7.1.1: Static Versus Dynamic Storage Allocation

Much (often most) data cannot be statically allocated. Either its size is not known at compile time or its lifetime is only a subset of the program's execution.

Early versions of Fortran used only statically allocated data. This required that each array had a constant size specified in the program. Another consequence of supporting only static allocation was that recursion was forbidden (otherwise the compiler could not tell how many versions of a variable would be needed).

Modern languages, including newer versions of Fortran, support both static and dynamic allocation of memory.

The advantage of supporting dynamic storage allocation is the increased flexibility and storage efficiency possible (instead of declaring an array to have a size adequate for the largest data set; just allocate what is needed). The advantage of static storage allocation is that it avoids the runtime costs for allocation/deallocation and may permit faster code sequences for referencing the data.

An (unfortunately, all too common) error is a so-called memory leak where a long running program repeated allocates memory that it fails to delete, even after it can no longer be referenced. To avoid memory leaks and ease programming, several programming language systems employ automatic garbage collection. That means the runtime system itself determines when data can no longer be referenced and automatically deallocates it.

7.2: Stack Allocation of Space

The scheme to be presented achieves the following objectives.

  1. Memory is shared by procedure calls that have disjoint durations. Note that we are not able to determine disjointness by just examining the program itself (due to data dependent branches among other issues).
  2. The relative address of each (visible) nonlocal variable is constant throughout each execution of a procedure. Note that during this execution the procedure can call other procedures.

7.2.1: Activation Trees

Recall the fibonacci sequence 1,1,2,3,5,8, ... defined by f(1)=f(2)=1 and, for n>2, f(n)=f(n-1)+f(n-2). Consider the function calls that result from a main program calling f(5). Surrounding the more-general pseudocode that calculates (very inefficiently) the first 10 fibonacci numbers, we show the calls and returns that result from main calling f(5). On the left they are shown in a linear fashion and, on the right, we show them in tree form. The latter is sometimes called the activation tree or call tree.

activation tree
  System starts main                  int a[10];
      enter f(5)                      int main(){
          enter f(4)                      int i;
              enter f(3)                  for (i=0; i<10; i++){
                  enter f(2)                a[i] = f(i);
                  exit f(2)               }
                  enter f(1)          }
                  exit f(1)           int f (int n) {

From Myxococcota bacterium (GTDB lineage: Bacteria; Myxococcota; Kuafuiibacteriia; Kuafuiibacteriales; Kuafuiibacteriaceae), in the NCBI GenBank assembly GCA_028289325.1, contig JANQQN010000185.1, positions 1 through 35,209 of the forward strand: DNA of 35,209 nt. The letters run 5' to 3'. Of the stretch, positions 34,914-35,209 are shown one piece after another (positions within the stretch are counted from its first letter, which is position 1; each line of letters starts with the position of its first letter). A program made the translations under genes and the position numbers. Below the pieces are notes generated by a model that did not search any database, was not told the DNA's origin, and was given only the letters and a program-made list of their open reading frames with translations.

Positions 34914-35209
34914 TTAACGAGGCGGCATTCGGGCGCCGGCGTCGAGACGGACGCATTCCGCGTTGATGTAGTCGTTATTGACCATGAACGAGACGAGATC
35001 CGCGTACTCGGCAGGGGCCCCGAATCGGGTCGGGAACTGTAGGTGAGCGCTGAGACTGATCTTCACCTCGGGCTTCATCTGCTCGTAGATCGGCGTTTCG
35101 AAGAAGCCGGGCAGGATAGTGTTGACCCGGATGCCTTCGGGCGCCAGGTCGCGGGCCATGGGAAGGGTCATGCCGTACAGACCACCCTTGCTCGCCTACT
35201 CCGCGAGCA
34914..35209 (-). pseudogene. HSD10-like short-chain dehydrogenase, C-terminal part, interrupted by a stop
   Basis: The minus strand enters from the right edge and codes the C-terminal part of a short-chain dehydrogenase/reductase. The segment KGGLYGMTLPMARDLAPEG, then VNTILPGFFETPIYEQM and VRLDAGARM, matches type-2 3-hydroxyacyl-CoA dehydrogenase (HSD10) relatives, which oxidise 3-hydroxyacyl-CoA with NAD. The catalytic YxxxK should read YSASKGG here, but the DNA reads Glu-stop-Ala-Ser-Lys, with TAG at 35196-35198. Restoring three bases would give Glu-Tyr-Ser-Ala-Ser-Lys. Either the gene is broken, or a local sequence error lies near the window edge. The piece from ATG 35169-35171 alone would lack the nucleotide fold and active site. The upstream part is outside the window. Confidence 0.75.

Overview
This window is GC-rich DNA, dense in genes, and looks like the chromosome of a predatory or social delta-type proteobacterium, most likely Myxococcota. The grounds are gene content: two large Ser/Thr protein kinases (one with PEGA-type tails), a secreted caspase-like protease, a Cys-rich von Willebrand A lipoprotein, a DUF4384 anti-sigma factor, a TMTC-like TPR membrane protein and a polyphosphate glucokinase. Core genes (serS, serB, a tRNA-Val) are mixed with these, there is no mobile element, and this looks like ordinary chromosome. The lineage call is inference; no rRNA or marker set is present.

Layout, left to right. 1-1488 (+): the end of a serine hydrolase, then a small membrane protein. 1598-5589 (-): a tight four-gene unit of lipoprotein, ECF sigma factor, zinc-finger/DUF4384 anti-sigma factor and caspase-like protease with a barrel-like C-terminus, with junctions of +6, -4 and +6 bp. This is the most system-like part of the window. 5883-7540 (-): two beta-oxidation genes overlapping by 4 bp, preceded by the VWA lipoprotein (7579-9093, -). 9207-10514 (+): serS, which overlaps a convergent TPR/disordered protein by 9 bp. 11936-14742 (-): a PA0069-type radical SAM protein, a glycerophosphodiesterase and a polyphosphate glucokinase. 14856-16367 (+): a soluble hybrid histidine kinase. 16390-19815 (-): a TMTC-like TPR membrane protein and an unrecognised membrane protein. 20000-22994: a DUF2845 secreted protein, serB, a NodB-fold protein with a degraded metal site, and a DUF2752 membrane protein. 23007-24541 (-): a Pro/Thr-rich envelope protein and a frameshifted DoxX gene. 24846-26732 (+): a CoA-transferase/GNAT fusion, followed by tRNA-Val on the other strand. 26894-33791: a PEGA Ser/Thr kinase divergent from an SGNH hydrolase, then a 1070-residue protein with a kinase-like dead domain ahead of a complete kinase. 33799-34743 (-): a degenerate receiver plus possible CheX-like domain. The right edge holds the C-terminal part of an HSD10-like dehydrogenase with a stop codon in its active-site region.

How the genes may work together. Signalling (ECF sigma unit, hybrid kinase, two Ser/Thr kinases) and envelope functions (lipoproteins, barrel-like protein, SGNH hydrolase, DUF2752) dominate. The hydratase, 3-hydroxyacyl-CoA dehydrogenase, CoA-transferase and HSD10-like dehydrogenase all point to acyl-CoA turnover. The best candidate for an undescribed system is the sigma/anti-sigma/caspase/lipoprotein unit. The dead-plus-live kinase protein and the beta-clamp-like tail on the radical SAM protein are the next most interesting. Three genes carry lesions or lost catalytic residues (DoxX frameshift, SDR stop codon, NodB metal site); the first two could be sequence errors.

exit f(3)                   if (n<3)  return 1;
              enter f(2)                  return f(n-1)+f(n-2);
              exit f(2)               }
          exit f(4)
          enter f(3)
              enter f(2)
              exit f(2)
              enter f(1)
              exit f(1)
          exit f(3)
      exit f(5)
  main ends

We can make the following observations about these procedure calls.

  1. If an activation of p calls q, then that activation of p terminates no earlier than the activation of q.

  2. The order of activations (procedure calls) corresponds to a preorder traversal of the call tree.

  3. The order of de-activations (procedure returns) corresponds to postorder traversal of the call tree.

  4. The Euler-tour order captures both calls and returns.

  5. While executing a node N of the activation tree, the currently live activations are those corresponding to N and its ancestors in the tree.

  6. These live activations were called in the order given by the root-to-N path in the tree, and the returns will occur in the reverse order.

Homework: 1, 2.

7.2.2: Activation Records (ARs)

The information needed for each invocation of a procedure is kept in a runtime data structure called an activation record (AR) or frame. The frames are kept in a stack called the control stack.

Note that this is memory used by the compiled program, not by the compiler. The compiler's job is to generate code that first obtains the needed memory and second references the data stored in the ARs.

At any point in time the number of frames on the stack is the current depth of procedure calls. For example, in the fibonacci execution shown above when f(4) is active there are three activation records on the control stack.

activation record

ARs vary with the language and compiler implementation. Typical components are described below and pictured to the right. In the diagrams the stack grows down the page.

  1. The arguments (sometimes called the actual parameters). The first few arguments are often instead placed in registers.
  2. The returned value. This also is often instead placed in a register (if it is a scalar).
  3. The control link. These pointers connect the ARs by pointing from the AR of the called routing to the AR of the caller.
  4. The access link. This link is used to reference non-local variables in languages with nested procedures, an interesting challenge that we discuss in some detail below.